A former senior Fatah member and rival to Palestinian Authority (PA) President Mahmoud Abbas has brokered a deal between Egypt and Hamas to bring electricity to Gaza.
Mohammad Dahlan, expelled from Fatah in 2011 by PA President Mahmoud Abbas, has reportedly concluded a deal where Egypt is expected to send dozens of fuel trucks to the Hamas-run Strip to bring the Gaza power station back online and supply electricity to residents.
The deal follows four meetings held in Cairo between Hamas leader Yahya Sinwar and others senior Hamas officials from Gaza with Mohammed Dahlan’s aides, culminating in a two-hour meeting between Dahlan and Sinwar.
Dahlan’s senior aide Samir al-Masharawi has confirmed that “understandings” were reached between Hamas and Dahlan’s faction of Fatah. According to Masharawi, the goal of these understandings is “to alleviate the suffering of people [in Gaza].”
The understandings between Dahlan, Egypt and Hamas reportedly include an agreement that Hamas will remain responsible for the internal and external security of the Gaza Strip, whilst a committee – headed by Dahlan – will be set up to run Gaza affairs with a U.S. $50m budget.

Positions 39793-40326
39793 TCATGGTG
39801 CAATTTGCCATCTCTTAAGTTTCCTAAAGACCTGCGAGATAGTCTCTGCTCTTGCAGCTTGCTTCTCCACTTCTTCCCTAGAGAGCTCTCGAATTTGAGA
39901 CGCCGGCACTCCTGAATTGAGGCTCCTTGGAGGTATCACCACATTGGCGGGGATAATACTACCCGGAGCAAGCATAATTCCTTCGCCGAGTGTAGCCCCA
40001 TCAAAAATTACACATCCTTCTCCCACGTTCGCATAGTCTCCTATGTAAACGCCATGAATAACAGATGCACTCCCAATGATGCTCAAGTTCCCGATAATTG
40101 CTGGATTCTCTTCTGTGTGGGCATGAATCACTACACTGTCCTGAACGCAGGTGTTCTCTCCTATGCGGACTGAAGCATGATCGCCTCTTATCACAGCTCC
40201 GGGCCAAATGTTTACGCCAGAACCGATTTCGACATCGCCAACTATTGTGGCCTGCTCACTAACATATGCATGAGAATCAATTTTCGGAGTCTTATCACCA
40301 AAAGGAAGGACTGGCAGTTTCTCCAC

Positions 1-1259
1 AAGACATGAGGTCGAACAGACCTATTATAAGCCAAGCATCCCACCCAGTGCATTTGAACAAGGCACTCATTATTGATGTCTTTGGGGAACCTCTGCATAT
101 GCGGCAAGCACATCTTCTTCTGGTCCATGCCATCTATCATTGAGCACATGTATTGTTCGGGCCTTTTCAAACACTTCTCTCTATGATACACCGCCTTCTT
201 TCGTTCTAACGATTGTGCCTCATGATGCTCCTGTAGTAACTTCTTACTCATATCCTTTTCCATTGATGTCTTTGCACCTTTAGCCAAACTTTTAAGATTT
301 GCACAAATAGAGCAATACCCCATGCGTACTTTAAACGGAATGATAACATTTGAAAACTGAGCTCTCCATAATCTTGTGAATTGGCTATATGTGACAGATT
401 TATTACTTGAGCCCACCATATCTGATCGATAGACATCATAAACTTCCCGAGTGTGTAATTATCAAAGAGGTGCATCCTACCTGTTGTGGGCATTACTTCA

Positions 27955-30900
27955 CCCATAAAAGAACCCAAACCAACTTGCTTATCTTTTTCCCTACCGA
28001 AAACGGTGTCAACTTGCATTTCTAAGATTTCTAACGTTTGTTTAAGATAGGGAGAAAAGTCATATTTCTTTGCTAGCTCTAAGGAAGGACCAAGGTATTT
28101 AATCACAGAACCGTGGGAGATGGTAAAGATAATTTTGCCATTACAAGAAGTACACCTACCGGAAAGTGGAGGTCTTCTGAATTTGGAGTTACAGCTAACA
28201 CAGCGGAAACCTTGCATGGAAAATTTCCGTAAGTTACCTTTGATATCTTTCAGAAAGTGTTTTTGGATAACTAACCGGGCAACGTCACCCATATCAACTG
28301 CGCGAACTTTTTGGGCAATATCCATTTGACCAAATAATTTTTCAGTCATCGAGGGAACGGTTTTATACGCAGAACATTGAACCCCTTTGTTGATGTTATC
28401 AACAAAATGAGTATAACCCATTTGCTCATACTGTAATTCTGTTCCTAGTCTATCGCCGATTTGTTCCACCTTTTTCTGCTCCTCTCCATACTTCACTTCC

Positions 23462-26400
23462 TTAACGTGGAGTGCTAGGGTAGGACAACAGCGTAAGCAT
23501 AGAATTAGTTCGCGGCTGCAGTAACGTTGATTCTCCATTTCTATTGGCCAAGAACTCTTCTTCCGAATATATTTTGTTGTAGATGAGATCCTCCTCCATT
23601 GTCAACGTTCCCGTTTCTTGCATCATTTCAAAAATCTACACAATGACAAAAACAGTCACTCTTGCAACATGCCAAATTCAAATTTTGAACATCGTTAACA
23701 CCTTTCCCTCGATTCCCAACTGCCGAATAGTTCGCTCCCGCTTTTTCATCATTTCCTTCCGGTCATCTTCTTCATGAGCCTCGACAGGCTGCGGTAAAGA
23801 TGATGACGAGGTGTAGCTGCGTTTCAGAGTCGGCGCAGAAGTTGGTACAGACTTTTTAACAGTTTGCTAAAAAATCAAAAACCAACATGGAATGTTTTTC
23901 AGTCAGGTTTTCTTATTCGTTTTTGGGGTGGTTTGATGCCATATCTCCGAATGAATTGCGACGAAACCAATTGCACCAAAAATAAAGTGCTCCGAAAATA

As part of the deal, Dahlan will be in charge of foreign policy, fundraising and running the crossings between Gaza and Egypt; he will also be in charge of talks with Israel about the crossings and “other matters.”
The committee headed by Dahlan will reportedly be financed by taxes the PA now collects from Gaza. The money will be used to pay civil servants, completing the PA’s break with Gaza. Egypt will be able to open the Rafah crossing, as it will be managed on the Palestinian side by Fatah people who support Dahlan.
Hamas will expected under the deal with Cairo to act with more diligence against global jihadist elements — including ISIS — inside Gaza and at the border between Gaza and the Sinai Peninsula.
The deal follows a recent reduction in Israeli supplies of electricity to Gaza in compliance with a PA request. Israelis, Palestinians and international actors have warned of the potential humanitarian and ecological crisis this would cause.
Senior Fatah officials have criticised the deal, slamming Egypt for its blatant attempt to become involved in internal Palestinian matters.